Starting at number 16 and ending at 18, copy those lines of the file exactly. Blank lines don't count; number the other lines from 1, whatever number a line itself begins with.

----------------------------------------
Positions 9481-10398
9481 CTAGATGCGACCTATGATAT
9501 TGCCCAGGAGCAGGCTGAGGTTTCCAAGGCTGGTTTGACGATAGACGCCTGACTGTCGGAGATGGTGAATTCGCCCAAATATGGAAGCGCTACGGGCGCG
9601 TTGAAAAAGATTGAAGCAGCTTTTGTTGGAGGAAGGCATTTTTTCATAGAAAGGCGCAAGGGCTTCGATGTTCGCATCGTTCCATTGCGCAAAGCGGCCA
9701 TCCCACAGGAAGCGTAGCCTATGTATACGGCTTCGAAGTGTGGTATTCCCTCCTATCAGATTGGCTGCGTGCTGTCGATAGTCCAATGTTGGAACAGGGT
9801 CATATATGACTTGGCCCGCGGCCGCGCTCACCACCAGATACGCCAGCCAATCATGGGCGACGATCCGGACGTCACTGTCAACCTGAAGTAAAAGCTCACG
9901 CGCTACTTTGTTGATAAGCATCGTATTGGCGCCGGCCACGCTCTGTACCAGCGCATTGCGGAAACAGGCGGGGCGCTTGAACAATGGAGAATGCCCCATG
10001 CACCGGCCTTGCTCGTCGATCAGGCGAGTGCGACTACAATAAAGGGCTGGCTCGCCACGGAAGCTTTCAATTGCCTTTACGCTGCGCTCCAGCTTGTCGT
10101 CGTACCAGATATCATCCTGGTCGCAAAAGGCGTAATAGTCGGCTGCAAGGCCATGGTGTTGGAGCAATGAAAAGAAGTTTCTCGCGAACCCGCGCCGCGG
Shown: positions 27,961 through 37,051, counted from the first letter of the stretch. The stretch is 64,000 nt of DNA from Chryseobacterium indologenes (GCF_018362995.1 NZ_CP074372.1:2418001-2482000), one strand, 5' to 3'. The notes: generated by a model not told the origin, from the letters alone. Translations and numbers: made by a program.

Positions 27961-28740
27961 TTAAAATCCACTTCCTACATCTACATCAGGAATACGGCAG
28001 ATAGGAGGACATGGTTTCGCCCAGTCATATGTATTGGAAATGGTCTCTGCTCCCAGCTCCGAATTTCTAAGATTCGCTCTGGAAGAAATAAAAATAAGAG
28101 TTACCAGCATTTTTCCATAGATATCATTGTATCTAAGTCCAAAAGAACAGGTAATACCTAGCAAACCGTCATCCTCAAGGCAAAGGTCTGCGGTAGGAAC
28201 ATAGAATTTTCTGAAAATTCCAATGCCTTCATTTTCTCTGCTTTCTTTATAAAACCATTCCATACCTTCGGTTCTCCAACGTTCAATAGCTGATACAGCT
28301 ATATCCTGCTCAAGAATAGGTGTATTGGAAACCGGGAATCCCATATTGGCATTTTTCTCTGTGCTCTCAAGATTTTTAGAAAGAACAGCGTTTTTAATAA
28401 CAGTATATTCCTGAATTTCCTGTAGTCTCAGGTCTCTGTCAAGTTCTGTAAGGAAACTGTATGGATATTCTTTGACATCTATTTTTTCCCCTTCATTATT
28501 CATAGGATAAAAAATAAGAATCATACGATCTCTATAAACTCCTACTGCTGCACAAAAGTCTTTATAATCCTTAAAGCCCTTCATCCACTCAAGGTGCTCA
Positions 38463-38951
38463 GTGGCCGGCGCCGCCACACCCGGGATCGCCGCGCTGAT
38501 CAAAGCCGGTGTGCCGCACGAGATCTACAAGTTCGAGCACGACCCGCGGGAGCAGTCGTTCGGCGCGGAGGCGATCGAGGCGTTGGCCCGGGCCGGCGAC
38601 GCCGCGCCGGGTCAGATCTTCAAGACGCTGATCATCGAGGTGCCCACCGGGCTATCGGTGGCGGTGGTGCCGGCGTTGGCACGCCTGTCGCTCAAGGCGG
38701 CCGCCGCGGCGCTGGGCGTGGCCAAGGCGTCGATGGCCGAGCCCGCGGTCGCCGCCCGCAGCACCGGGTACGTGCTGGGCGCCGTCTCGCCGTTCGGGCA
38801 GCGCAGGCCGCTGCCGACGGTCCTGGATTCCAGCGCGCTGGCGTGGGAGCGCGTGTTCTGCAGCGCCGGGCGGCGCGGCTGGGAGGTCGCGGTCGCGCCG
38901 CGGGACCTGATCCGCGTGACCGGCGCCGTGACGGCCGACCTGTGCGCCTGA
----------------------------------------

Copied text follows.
28301 ATATCCTGCTCAAGAATAGGTGTATTGGAAACCGGGAATCCCATATTGGCATTTTTCTCTGTGCTCTCAAGATTTTTAGAAAGAACAGCGTTTTTAATAA
28401 CAGTATATTCCTGAATTTCCTGTAGTCTCAGGTCTCTGTCAAGTTCTGTAAGGAAACTGTATGGATATTCTTTGACATCTATTTTTTCCCCTTCATTATT
28501 CATAGGATAAAAAATAAGAATCATACGATCTCTATAAACTCCTACTGCTGCACAAAAGTCTTTATAATCCTTAAAGCCCTTCATCCACTCAAGGTGCTCA